I loathe Al Mariam. If it had been a taxi driver who wrote this article, I would excuse the appalling ignorance to a lack of proper education. But this, coming from a supposed professor of law? Shameful. Quoting out of context, exaggeration, misleading facts, a barely hidden contempt for Ethiopians in Ethiopia whom he depicts as helpless, weak and ignorant ants who must be saved by the enlightened and all-knowing American Diaspora...are just some of the reasons this man must be mercilessly put down. Truly, a poor excuse for an academic. I always felt for Ethiopia's loss when I read about the millions of educated Ethiopians that fled the Dergue, but in this particular case I say good riddance. Don't ever come back you quack.
where did he exaggerate, mislead or take things out of context? For me he was spot on about the root of all evil in Ethiopia.
 

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Al Mariam. Isn't that the guy that suggested that the Egyptians should bomb the Renaissance Dam in one of his articles? He even offered suggestions on how, when, and where the dam should be bombed! Why? Because he wants to deny Weyane credit for building it. So I say screw Al Mariam and his White Elephant too!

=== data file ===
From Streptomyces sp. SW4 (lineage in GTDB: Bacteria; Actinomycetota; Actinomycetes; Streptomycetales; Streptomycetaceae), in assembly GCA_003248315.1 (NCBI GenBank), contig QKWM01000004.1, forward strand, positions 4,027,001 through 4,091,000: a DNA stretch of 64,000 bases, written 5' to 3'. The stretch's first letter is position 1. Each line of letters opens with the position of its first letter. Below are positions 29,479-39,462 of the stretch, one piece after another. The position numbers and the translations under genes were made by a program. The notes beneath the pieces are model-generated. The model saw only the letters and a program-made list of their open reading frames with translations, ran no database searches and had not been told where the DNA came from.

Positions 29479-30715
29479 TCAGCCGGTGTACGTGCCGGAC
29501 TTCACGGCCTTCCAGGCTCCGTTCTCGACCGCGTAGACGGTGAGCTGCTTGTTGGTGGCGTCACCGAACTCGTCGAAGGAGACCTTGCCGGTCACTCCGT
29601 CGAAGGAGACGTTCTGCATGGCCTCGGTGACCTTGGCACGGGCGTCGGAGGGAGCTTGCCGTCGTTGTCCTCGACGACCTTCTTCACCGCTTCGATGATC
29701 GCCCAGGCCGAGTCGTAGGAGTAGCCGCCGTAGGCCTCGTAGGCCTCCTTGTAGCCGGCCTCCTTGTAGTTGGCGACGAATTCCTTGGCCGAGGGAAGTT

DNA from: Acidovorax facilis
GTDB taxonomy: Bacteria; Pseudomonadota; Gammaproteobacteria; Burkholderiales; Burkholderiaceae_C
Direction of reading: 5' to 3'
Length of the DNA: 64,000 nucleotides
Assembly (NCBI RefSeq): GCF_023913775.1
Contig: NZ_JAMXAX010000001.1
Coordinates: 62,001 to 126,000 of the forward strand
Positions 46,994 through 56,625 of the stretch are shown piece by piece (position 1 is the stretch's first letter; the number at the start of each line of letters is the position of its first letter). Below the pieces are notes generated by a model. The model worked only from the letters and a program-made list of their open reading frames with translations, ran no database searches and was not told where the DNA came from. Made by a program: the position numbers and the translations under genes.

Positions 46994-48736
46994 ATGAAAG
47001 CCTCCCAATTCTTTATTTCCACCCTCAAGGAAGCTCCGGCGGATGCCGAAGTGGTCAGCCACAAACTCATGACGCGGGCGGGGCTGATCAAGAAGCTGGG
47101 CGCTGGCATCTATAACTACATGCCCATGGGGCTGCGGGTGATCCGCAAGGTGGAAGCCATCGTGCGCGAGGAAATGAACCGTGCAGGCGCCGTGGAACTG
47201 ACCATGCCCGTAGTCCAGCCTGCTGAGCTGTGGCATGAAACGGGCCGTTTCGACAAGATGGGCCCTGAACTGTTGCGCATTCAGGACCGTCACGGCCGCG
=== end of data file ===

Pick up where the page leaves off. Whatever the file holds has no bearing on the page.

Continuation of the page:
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where did he exaggerate, mislead or take things out of context? For me he was spot on about the root of all evil in Ethiopia.
The root of all evil? You do know that Ethiopia was also desperately poor during the 20th century. I suppose you're going to blame that on the EPRDF too, but I digress.

You asked me to point out where the Professor misled his readers? In each and every one of his articles. "Al" Mariam's depictions of the Renaissance Dam as a white elephant project comparable to Qaddafi's grandiose and incoherent plans, the way "Al" Mariam misquoted Meles as saying that there was no link between economic growth and democracy, and concluding that Meles was suggesting that democracy was not necessary, when in fact what Meles said was that although there was no connection between economic growth and democracy, democracy must be pursued for its own sake, "Al" Mariam's determination to discredit anything and everything this government does as useless and unnecessary, "Al" Mariam's support of the Ginbot 7 propaganda outlet ESAT while at the same time criticizing ETV as "the regime's mouth piece" .